Halakha about female scribes

Concerning female scribes

A sofer’s job is to write the ritual texts used by Jews: the tefillin, which are inserted in little black boxes and worn against the skin; mezuzot, which are affixed to doorposts; sifrei Torah (Torah scrolls) used for ritual reading in the synagogue and also for fulfilment of the separate commandment upon the individual to write himself a Torah; sifrei neviim and megillot (Scrolls from the Prophets and Writings), also used for ritual reading in the synagogue; and gittin, divorce documents.

This is a tradition stretching back for several thousands of years. For the “People of the Book,” texts of various kinds are a fundamental part of religious life, whether for communal or personal use. The scribe’s craft requires a good deal of calligraphic skill, but no less importantly, a large amount of technical expertise, both practical and theoretical. We would expect no less for the creation of these artefacts, which have been a central focus of our tradition throughout the ages.

Soferot – female scribes

Women have, by and large, not been part of this tradition. Indeed, the Talmud states unequivocally that if women write sifrei Torah, tefillin, or mezuzot, they are pasul, or unfit for use. Halacha is a dynamic process, changing with the needs of communities, and a very few women in history are said to have been soferot accepted by their contemporaries. Today, there are a very, very few women practising safrut.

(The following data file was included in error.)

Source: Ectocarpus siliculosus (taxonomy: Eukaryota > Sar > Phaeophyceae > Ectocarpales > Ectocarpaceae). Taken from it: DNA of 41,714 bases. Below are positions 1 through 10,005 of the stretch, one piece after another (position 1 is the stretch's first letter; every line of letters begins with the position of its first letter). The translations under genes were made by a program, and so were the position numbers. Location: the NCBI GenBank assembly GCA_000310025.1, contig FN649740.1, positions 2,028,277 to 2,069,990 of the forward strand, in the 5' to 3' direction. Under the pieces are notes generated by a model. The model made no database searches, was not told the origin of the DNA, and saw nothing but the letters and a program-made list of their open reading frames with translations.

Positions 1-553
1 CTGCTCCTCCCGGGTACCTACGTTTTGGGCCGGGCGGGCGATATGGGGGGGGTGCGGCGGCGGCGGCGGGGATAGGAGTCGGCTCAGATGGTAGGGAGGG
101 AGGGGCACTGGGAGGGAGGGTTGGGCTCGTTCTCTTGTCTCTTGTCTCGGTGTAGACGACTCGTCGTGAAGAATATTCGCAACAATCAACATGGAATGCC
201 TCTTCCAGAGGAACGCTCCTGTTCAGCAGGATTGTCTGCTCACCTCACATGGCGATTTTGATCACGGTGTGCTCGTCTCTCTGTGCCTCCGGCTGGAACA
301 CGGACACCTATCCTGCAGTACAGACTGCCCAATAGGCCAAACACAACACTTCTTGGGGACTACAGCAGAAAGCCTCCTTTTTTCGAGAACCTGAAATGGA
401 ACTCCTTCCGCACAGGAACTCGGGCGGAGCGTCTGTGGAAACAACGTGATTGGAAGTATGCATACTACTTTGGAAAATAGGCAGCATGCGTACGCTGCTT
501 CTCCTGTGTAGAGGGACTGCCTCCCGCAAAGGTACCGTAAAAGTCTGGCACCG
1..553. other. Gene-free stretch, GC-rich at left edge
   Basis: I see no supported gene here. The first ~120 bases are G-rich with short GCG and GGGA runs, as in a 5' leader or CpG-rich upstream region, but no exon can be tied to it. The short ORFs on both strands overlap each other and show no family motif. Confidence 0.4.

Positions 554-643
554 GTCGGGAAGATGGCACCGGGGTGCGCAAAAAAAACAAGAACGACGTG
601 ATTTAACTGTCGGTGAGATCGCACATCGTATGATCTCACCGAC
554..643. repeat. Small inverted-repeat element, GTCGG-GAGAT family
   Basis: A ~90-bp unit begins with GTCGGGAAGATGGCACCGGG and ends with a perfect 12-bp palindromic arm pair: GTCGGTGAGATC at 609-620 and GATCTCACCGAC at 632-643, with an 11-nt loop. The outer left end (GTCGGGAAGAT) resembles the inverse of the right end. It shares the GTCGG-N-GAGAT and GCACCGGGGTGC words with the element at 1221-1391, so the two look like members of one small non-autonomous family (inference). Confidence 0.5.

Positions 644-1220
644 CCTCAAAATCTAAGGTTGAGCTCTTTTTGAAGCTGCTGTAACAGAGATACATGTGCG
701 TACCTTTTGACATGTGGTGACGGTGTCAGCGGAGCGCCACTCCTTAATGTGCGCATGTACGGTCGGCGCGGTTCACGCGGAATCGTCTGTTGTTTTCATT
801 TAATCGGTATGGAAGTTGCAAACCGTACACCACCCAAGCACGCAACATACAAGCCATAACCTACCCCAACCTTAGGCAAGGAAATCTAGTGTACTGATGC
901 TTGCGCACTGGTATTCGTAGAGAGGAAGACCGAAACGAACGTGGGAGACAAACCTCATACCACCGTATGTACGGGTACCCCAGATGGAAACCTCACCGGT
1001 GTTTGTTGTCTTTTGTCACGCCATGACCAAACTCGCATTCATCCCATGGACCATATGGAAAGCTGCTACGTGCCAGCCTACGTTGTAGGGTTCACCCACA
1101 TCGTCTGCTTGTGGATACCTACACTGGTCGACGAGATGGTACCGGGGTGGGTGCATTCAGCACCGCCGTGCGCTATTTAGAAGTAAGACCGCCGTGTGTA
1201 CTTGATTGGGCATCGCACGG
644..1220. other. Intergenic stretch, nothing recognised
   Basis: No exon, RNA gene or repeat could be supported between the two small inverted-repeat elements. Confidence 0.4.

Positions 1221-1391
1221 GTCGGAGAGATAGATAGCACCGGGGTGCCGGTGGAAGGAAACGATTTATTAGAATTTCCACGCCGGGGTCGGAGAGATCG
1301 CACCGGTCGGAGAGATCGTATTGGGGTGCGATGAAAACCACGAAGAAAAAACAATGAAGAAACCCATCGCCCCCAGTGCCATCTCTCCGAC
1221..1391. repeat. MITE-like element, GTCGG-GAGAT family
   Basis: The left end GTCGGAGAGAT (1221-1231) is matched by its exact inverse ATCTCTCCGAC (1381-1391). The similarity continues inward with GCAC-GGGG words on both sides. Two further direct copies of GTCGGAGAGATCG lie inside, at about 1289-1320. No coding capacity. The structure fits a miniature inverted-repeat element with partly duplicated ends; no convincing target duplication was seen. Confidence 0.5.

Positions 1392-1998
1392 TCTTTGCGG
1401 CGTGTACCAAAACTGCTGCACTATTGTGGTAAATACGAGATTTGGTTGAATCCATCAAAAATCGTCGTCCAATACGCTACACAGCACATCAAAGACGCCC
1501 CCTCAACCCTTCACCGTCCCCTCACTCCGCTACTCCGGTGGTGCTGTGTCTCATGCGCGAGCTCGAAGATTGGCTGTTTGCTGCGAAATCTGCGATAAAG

What does it mean for a woman to practise safrut if her work is unfit for use? Of course, in the egalitarian movements, her work is not automatically considered unfit for use. It is just very hard for her to get training, and it is more a question of numbers – even though ideologically there is no problem, in actual fact, there are still very few women involved, although happily this number is increasing all the time.

Even in the non-egalitarian movements, there is still a conceptual space for women to be soferot. Safrut encompasses many different texts, and not all of these are invalid if written by women. In these cases, using a text written by an observant woman is a powerful gesture, supporting women’s involvement in the community, whilst remaining within halachically-defined boundaries.

This site contains an introduction to the issues; an explanation of how some streams of Orthodoxy approach the issue; a similar discussion from an egalitarian standpoint; some additional source material, and a discussion of women writing mezuzot.

Jen Taylor Friedman's Torah site